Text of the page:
James Carrick explained in an off-line comment that he is concerned about the appearance of a conflict of interest on the part of Rich Catlin, chairman of the CARA Advisory Board who also works on the CARA-supported Edgewater Village project as part of his employment with an Albany development firm. Carrick would like an explanation. Here it is: There may appear to be a conflict, but reality there is not. All the major CARA decisions on Edgewater were taken years before Catlin was appointed to the board. Whenever the project comes up before the board now, he recuses himself. If it was me, for appearance’s sake, I would not serve on the board of a public agency that has a contract for a project on which I also worked — or vice versa — but the reality is that the law on public positions and private gain is being observed. (hh)

  3. Theodore Salmons says:

    Well at the current rate with no houses in seven years; with a plan for 60. If they get the first one up by the end of the year. Yeah I know, can’t happen. But if they did at that rate it would take 420 years, right? Now that’s job security for somebody, their kid, his, kid, her kid, his kid, her kid, …………. Gotta love managing OPM (other people’s money). Free spending with practically no responsibility.

    • Hasso Hering says:

      Whatever critics may say about this project, let’s remember what was there before. It was an abandoned packing plant. Before it was abandoned, it was a place stinking of fish guts. Afterwards, it became even more of an eyesore. Then it burned and as a ruin — until the city stepped in and cleaned it up — it was a monument to urban neglect by absentee owners and a possible breeding ground for crime. CARA tried to get somebody interested in doing something with the property and eventually managed to do just that. It’s been a long slog, not yet finished, but without CARA the property likely would have remained a wasteland forever. Now at least there’s a reasonable chance that the acreage will become a nice neighborhood, with possible good side effects on nearby properties up and down the river. (hh)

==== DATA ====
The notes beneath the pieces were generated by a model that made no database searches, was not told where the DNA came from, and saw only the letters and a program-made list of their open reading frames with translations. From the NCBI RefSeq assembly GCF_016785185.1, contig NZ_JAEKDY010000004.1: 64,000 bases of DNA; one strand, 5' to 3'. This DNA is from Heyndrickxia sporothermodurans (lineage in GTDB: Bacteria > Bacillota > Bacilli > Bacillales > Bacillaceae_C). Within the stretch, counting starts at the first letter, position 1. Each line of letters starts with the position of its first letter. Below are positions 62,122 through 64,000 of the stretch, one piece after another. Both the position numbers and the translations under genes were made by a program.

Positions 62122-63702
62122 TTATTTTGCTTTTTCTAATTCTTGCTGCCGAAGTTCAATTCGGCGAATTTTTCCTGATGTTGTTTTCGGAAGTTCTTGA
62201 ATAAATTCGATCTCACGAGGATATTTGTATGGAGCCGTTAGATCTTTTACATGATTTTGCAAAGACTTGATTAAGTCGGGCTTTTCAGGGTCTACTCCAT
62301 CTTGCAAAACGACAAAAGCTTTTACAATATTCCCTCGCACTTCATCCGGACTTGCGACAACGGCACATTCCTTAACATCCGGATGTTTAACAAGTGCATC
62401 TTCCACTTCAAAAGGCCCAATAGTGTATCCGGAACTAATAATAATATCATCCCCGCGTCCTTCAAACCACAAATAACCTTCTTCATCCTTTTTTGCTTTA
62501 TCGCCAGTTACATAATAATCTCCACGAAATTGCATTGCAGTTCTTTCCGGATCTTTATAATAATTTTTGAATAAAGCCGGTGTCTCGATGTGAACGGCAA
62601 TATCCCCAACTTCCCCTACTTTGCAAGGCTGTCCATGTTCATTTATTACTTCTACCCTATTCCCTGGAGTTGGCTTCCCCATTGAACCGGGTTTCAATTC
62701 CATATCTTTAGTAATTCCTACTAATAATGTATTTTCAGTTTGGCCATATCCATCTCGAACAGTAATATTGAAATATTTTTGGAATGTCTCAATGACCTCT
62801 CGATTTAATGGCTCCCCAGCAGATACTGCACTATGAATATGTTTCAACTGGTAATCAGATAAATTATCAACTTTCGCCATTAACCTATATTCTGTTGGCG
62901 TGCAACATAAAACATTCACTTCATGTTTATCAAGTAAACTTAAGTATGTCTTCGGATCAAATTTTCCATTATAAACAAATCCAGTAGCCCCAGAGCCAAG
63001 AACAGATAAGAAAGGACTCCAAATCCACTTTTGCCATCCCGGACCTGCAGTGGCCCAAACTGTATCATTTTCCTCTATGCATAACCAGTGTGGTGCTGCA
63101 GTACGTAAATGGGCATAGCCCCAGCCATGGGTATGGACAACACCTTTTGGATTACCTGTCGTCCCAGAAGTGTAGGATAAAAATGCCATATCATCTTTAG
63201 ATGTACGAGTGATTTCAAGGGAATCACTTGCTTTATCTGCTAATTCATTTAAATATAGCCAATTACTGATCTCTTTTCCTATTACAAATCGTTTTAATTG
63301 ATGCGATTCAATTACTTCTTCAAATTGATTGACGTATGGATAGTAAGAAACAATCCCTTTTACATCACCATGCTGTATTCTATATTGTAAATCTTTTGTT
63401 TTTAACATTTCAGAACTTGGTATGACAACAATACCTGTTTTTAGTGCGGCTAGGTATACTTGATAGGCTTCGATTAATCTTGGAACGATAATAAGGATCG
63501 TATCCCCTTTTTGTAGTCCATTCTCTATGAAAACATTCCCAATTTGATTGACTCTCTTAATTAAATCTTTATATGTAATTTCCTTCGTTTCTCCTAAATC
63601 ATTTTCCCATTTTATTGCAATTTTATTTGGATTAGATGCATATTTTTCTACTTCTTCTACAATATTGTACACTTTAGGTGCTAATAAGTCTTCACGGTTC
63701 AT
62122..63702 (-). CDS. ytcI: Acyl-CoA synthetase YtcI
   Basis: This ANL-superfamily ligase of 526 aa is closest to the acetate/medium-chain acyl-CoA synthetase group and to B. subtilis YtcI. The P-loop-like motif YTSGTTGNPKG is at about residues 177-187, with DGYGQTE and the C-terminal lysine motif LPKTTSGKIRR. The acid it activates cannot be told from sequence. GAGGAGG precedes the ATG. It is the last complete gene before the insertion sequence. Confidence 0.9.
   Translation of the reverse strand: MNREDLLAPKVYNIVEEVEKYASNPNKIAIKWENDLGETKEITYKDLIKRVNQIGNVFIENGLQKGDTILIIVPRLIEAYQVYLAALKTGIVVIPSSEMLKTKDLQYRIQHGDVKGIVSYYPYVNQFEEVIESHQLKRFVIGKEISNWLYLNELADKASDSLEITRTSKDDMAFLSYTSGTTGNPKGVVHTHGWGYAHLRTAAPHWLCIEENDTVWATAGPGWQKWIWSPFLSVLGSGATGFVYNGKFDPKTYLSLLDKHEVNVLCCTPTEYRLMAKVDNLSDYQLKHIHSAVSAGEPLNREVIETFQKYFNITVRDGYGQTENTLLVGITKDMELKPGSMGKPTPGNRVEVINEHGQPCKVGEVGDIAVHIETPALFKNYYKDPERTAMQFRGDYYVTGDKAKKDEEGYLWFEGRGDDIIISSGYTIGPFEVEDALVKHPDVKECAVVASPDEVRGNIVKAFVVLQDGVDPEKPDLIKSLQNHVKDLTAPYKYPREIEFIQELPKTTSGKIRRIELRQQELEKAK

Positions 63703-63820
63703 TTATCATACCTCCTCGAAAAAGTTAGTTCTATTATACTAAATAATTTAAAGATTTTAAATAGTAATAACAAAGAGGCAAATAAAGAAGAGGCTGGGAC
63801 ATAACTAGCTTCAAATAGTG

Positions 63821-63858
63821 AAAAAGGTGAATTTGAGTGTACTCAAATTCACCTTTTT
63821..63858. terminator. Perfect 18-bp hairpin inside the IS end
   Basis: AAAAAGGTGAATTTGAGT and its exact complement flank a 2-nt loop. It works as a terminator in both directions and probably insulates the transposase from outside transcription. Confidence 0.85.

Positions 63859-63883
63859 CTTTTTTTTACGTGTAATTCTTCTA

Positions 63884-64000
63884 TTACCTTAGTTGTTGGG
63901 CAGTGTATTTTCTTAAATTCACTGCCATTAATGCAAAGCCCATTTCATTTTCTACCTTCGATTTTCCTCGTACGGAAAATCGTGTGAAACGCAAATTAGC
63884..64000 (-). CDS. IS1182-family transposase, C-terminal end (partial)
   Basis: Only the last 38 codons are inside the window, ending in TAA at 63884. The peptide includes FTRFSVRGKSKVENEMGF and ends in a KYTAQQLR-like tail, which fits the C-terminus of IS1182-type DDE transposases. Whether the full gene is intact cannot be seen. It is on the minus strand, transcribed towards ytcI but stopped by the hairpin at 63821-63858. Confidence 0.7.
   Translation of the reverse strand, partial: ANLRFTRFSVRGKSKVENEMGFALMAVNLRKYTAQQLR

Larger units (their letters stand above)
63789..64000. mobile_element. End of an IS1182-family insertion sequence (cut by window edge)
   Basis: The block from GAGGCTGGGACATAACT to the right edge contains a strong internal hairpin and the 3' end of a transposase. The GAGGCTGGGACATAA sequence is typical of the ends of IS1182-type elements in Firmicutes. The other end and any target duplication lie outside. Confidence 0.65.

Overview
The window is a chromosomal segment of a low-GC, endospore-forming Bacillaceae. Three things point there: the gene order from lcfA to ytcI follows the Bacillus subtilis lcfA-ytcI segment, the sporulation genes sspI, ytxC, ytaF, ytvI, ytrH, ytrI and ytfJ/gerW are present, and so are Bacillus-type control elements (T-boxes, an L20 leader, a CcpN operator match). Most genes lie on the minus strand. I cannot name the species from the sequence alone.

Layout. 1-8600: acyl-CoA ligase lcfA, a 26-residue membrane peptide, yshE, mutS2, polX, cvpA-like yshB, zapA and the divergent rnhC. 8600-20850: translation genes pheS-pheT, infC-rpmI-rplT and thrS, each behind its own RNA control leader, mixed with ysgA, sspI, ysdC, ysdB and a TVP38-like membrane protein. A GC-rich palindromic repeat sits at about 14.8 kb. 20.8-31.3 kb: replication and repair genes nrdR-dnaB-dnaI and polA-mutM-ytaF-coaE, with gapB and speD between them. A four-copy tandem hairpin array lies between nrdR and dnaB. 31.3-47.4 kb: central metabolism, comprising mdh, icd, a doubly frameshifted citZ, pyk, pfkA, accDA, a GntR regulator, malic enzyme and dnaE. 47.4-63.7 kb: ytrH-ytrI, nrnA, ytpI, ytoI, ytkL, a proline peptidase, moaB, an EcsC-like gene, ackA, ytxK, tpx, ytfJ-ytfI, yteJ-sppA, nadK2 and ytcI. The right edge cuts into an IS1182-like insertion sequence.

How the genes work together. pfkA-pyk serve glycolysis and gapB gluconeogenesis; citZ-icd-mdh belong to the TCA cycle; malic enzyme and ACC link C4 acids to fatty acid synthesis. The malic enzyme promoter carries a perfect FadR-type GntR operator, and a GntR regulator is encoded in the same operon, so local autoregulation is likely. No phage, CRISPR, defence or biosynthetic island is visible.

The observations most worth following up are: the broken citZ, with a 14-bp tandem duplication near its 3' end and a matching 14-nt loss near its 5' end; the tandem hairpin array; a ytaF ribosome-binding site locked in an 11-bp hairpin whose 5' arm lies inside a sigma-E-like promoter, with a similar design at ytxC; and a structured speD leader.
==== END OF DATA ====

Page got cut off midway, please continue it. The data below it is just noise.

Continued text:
4. Peg says:

    “. . . without CARA the property likely would have remained a wasteland forever.” This is an unwise remark; there is always a price for anything, not necessarily in a monetary form. I have to wonder what barriers have been placed on the use of this property. I venture to guess they exist. Why would absentee owners neglect a valuable property otherwise?

    • Hasso Hering says:

      The barriers no doubt include the site’s being sandwiched between the river and a rail line, making development very difficult given today’s concern about crossing safety and the expense of installing gates and lights. As for absentee owners and why they would neglect a valuable property, look around at all the abandoned industrial and commercial sites. “Forever” was poetic license for “longer than I care to wait for something good to happen.” (hh)

      • Peg says:

        I wasn’t going to respond to this, but it’s been nagging at me. I think its disingenuous to talk about physical barriers when likely you know I meant no such thing. I was referring to barriers of a different sort, namely government/city rules and regulations around building, which are prodigious.

        • Hasso Hering says:

          I had mentioned the track in relation to your comment that someone else likely would have developed the land. My point was that this would have been unlikely without the efforts of CARA. Whatever figurative barriers there may be in regulations and such, add to them those that arise from the location of the site behind those tracks. (hh)

  5. Gordon L. Shadle says:


    The CARA Report says that over its life CARA will produce $58.8M of total tax increment receipts. Is there a metric showing progress to date?

    And what is the expected tax increment receipt for the Edgewater project?